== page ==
Feeds

Ximian to release enterprise level Red Carpet service

Inside the firewall

  • alert
  • submit to reddit

High performance access to file storage

On Monday, October 7, Ximian is expected to announce Red Carpet Enterprise, the latest offering in the Red Carpet service family. Much the same as Red Carpet CorporateConnect, the difference is that systems administrators can put a Red Carpet server inside their firewall instead of having to rely on a less powerful and potentially less secure hosted service.

Ximian will have three levels of Red Carpet service now: Red Carpet is also similar to Red Hat Network, the Linux distribution company's centralized software management system.

Jeff Davis, senior systems programmer for Amerada Hess Corporation, has used both Ximian's and Red Hat's products, but is leaning toward adopting Red Carpet Enterprise on his server farm.

"We have a 300 system beowulf cluster that helps Hess in gas and oil exploration. We have about 14 Linux desktops, and we have an Apache web server and file server," says Davis.

"I've been using CorporateConnect, and it allows me to create channels on their Web site to distribute patches and updates. I can create custom channels by setting up test systems using fixes that I know will work."

"I can schedule when things will occur. I have machines in Houston and London -- we're concerned about making sure we get the security patches in a timely manner.

"The new product, Enterprise, will let me create my own server. One of the downfalls of [CorporateConnect] was that it was all Web based. On the new product, I can log on and run things from a command line and do it a lot faster.

"I'm going to have channels that will accept everything Ximian offers. Then I can take those and copy them however I want into my own customized channels.

"You have to kind of be careful because you don't want everything just getting installed."

The Red Carpet server starts at $2,500, with a software license starting at $200 for each managed system, with organizational volume pricing available. Customers may optionally subscribe to the Red Carpet library subscription service, which provides updates to the latest software from Ximian, leading Linux distributions, and third-party vendors.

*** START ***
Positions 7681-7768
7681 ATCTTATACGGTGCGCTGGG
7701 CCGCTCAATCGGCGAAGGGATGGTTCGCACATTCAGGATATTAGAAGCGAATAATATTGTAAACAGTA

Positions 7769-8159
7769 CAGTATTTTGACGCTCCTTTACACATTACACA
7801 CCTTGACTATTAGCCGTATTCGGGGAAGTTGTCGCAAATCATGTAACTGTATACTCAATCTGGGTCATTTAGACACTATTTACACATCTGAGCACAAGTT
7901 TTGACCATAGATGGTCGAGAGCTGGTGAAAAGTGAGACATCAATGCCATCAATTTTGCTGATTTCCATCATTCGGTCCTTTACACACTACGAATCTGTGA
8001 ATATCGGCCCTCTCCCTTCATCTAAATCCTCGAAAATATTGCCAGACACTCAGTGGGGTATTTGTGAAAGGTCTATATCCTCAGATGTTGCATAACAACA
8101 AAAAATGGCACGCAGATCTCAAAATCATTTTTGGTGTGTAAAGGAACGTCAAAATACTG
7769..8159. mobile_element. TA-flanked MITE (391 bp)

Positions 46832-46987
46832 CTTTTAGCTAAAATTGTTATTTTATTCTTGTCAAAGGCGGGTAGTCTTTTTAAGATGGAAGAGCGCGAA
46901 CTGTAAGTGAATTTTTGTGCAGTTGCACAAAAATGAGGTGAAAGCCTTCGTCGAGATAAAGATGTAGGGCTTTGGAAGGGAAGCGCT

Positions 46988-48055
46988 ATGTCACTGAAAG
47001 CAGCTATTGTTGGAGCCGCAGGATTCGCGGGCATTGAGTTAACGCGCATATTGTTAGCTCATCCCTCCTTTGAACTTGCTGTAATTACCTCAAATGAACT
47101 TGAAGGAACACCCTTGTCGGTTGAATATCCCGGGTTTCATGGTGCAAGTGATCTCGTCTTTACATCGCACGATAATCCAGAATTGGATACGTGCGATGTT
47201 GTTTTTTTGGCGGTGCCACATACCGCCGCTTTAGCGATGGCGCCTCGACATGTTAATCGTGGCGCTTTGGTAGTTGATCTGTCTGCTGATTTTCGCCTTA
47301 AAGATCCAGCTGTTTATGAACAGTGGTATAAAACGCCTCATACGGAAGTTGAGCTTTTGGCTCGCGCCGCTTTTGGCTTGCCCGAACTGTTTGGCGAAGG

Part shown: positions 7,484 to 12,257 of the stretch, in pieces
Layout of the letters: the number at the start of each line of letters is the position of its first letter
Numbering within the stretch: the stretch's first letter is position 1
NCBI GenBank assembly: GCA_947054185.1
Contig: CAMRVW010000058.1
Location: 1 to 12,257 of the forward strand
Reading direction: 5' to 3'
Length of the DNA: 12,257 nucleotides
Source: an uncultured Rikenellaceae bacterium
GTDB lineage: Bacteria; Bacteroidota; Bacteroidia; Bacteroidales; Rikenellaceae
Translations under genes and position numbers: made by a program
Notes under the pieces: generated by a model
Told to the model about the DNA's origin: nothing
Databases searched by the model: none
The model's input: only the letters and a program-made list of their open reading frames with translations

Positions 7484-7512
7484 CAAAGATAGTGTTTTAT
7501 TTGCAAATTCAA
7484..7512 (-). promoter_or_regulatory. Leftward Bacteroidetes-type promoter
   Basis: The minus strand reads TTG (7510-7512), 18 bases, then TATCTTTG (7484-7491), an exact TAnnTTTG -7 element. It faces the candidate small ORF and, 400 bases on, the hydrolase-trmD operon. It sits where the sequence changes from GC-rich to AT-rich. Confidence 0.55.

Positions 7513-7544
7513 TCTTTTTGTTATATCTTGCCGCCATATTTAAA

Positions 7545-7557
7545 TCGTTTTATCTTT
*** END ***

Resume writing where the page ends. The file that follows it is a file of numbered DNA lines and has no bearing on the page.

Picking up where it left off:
© Newsforge.com

High performance access to file storage

More from The Register

next story
Seagate brings out 6TB HDD, did not need NO STEENKIN' SHINGLES
Or helium filling either, according to reports
European Court of Justice rips up Data Retention Directive
Rules 'interfering' measure to be 'invalid'
Dropbox defends fantastically badly timed Condoleezza Rice appointment
'Nothing is going to change with Dr. Rice's appointment,' file sharer promises
Cisco reps flog Whiptail's Invicta arrays against EMC and Pure
Storage reseller report reveals who's selling what
Just what could be inside Dropbox's new 'Home For Life'?
Biz apps, messaging, photos, email, more storage – sorry, did you think there would be cake?
IT bods: How long does it take YOU to train up on new tech?
I'll leave my arrays to do the hard work, if you don't mind
Amazon reveals its Google-killing 'R3' server instances
A mega-memory instance that never forgets
USA opposes 'Schengen cloud' Eurocentric routing plan
All routes should transit America, apparently
prev story

Whitepapers

Mainstay ROI - Does application security pay?
In this whitepaper learn how you and your enterprise might benefit from better software security.
Five 3D headsets to be won!
We were so impressed by the Durovis Dive headset we’ve asked the company to give some away to Reg readers.
3 Big data security analytics techniques
Applying these Big Data security analytics techniques can help you make your business safer by detecting attacks early, before significant damage is done.
The benefits of software based PBX
Why you should break free from your proprietary PBX and how to leverage your existing server hardware.
Mobile application security study
Download this report to see the alarming realities regarding the sheer number of applications vulnerable to attack, as well as the most common and easily addressable vulnerability errors.